Fishing vessel refrigeration training coming to Homer on March 27
To register, visit the Homer refrigeration workshop web page
- Torie Baker, Alaska Sea Grant Marine Advisory Program in Cordova, firstname.lastname@example.org, or toll-free at 888-788-6333.
Homer, Alaska—Most Alaska fishermen know that top-quality seafood—and top prices for their catch—begins with properly chilling their harvest aboard their vessels.
As the number of commercial fishermen who refrigerate their catch at sea continues to increase, so too has their need to keep these complicated systems in good repair.
A training workshop aimed at helping fishermen understand, troubleshoot and maintain their onboard refrigeration systems will take place in Homer on March 27, 2012, beginning at 8:30 a.m. at Kachemak Gear Shed/Redden Marine, located on East End Road.
The Alaska Sea Grant Marine Advisory Program (MAP) and Integrated Marine Systems (IMS), Inc., are offering the workshop. This is the second time since 2009 that MAP and IMS have brought this popular training workshop to Homer.
Since 2005, MAP and IMS have trained more than 300 Alaska fishermen in the basics of marine refrigeration—training that has decreased downtime and increased fishermen's abilities to troubleshoot minor problems and communicate with technicians onshore.
The one-day workshop also will discuss refrigeration theory, system winterization, controller programming, and system sizing. Participants will use a stand-alone marine refrigeration unit for hands-on training.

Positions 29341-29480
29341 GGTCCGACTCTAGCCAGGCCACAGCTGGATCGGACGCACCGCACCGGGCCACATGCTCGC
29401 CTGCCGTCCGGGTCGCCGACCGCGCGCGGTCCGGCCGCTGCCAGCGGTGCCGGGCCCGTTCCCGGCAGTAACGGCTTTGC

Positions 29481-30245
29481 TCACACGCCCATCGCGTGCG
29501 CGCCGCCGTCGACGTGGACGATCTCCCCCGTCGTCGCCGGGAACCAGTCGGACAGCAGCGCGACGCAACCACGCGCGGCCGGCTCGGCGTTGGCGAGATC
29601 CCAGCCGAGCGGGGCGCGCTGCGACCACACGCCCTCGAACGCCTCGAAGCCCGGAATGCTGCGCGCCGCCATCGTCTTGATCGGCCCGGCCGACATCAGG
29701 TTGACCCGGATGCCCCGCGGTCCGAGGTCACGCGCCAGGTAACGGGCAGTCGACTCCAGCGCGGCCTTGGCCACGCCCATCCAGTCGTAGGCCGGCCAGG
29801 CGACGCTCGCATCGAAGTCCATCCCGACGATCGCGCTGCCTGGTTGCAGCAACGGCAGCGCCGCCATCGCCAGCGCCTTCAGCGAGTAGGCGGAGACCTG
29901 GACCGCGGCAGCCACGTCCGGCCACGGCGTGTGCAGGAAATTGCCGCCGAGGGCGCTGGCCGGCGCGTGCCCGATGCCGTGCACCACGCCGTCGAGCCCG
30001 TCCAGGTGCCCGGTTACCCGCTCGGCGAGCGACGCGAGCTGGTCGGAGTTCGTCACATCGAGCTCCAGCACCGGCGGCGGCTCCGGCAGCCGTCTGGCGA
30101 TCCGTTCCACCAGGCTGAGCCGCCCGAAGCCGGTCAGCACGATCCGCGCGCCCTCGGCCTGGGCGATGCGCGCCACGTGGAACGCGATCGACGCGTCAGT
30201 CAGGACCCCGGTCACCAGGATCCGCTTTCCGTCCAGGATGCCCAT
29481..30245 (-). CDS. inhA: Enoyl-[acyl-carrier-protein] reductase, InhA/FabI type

The cost of the workshop is $200, and includes a refrigeration manual. Preregistration is required by March 22, and space is limited. To register, please visit the refrigeration workshop web page. For questions, contact Torie Baker at the Alaska Sea Grant Marine Advisory Program in Cordova, email@example.com, toll-free at 888-788-6333.
MAP started its refrigeration training program to fill the growing need for hands-on training for fishermen seeking to better maintain their equipment and do basic troubleshooting while at sea. Workshops are always full. In 2011, more than 60 skippers and crew took the eight-hour course. In post-workshop evaluations, participants gave the training high marks.
Said one Petersburg fisherman, "I've been fishing for over 35 years, and this class has finally given me the answers I need to run and troubleshoot one of the most important and mysterious pieces of equipment on my boat."